• A reload alias, as I can never seem to remember how to reload my terminal: alias reload='source ~/.zshrc'.
  • An undo-git-reset alias: alias undo-git-reset-head="git reset 'HEAD@{1}'". This reverts the effects of running git reset HEAD~.
  • An alias to update package lists: alias sapu='sudo apt-get update'.
  • An alias to rerun the previous command with sudo: alias ffs='sudo !!'.
  • Because I’m lazy, I have aliased y to the yarn command: alias y='yarn'. This means I can clone a repo, then just type y to pull in all the dependencies. I learned this one from Scott Tolinski on Syntax.
  • Not one of the ones I use, but this alias blows away the node_modules folder and removes the package-lock.json file, before reinstalling a project’s dependencies: alias yolo='rm -rf node_modules/ && rm package-lock.json && yarn install'. As you probably know, yolo stands for You Only Live Once.
  • An alias to open my .zshrc file for editing: alias zshconfig='subl $HOME/.zshrc'.
  • An alias to update the list of Ruby versions rbenv can install: alias update-available-rubies='cd ~/.rbenv/plugins/ruby-build && git pull'
  • An alias to kick off a server in your current directory (no npm packages required): alias server='python -m SimpleHTTPServer 8000'.
  • You can also create an alias to open documentation in your browser: alias npmhelp='firefox https://github.com/robbyrussell/oh-my-zsh/tree/master/plugins/npm'.
  • A global alias to pipe a command’s output to less: alias -g L='| less'. You can use it like so: cat production.log L.
  • A global alias to pipe a command’s output to grep: alias -g G='| grep'. You can use it like so: history G ssh.
  • You can also use functions to create aliases. The following (taken from here) creates an alias that adds, commits, and pushes code to GitHub:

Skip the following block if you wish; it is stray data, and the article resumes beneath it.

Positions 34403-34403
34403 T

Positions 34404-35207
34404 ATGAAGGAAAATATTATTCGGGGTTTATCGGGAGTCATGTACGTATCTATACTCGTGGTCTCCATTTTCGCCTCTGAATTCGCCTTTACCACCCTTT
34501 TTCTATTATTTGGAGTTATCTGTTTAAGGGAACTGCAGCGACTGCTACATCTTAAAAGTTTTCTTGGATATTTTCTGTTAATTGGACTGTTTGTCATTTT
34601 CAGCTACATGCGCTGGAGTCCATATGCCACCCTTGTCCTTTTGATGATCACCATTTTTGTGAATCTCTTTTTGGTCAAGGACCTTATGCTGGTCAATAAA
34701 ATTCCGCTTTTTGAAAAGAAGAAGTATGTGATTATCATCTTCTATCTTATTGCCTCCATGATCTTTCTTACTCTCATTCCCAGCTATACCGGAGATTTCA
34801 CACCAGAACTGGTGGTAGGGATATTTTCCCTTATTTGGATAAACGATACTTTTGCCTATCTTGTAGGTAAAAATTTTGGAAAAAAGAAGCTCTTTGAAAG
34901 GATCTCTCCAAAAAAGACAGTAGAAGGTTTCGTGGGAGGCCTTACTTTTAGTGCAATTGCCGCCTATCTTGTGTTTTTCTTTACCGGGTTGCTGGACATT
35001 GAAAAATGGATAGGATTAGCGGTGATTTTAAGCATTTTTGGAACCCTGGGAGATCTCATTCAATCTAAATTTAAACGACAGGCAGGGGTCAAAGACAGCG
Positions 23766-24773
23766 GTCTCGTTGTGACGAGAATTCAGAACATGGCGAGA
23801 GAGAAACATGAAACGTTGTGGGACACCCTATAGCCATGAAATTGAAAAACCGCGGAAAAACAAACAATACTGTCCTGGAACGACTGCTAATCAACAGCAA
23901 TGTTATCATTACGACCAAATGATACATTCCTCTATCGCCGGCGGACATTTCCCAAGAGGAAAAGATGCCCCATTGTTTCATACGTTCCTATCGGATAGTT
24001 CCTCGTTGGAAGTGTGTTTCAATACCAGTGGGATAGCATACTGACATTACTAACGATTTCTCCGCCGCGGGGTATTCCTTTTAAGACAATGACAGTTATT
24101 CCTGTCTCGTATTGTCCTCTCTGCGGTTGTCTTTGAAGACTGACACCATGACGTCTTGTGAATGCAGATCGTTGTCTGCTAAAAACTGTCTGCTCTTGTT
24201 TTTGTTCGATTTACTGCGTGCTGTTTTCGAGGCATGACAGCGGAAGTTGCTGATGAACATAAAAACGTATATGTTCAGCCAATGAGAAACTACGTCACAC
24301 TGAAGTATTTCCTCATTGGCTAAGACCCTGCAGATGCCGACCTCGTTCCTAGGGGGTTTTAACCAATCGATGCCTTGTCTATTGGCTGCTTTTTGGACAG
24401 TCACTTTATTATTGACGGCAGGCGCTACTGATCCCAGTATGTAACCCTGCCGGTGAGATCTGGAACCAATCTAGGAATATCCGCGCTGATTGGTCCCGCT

function acp() {
    git add .
    git commit -m "$1"
    git push

There are lots of places to find more ideas for aliases online. For example, this Hacker News discussion, or this post on command line productivity with Zsh.

15 Cool Things You Can Do with (Oh My) Zsh

Oh My Zsh is a community-driven framework for managing your Zsh configuration and comes bundled with thousands of helpful functions, helpers, plugins and themes. If you’re going to make the Z shell your daily driver, you should really install Oh My Zsh.

Here are fifteen useful things Oh My Zsh can do for you:

  • The take command will create a new directory and change into it. take my-project replaces mkdir my-project && cd my-project.
  • zsh_stats will give you a list of the top 20 commands and how many times they’ve been run.
  • Oh My Zsh simplifies navigating your file system. For example, .. is an alias for cd ...
  • In the same way, ... moves you up two directories, .... moves you up three, and ..... moves you up four.
  • You can omit the cd when navigating. Typing /, for example, will take you straight to your filesystem root.
  • Partial matching is also supported. For example, typing /h/j/De and pressing TAB, then Return, takes me to /home/jim/Desktop/.
  • rd is an alias for rmdir and md is an alias for mkdir -p.
  • You can type d to list the last used directories from a terminal session.
  • You can then navigate to any of these using cd -n, where n is the directory number.
  • Tab completion is another great feature. For example, typing ls - and pressing TAB will list all of the command’s options, along with a helpful description of what they do. This also works for cap, rake, ssh, and kill.
  • Typing alias lists all of your current aliases.
  • With globbing (a Zsh feature), you can list files with a particular extension. For example, ls *.html will list all HTML files in the current directory. To include subdirectories, change to: ls **/*.html.
  • Glob qualifiers allow you to select types of files by using flags. For example, ls -l **/*(.x) will find all executable files in the current directory and all sub-directories.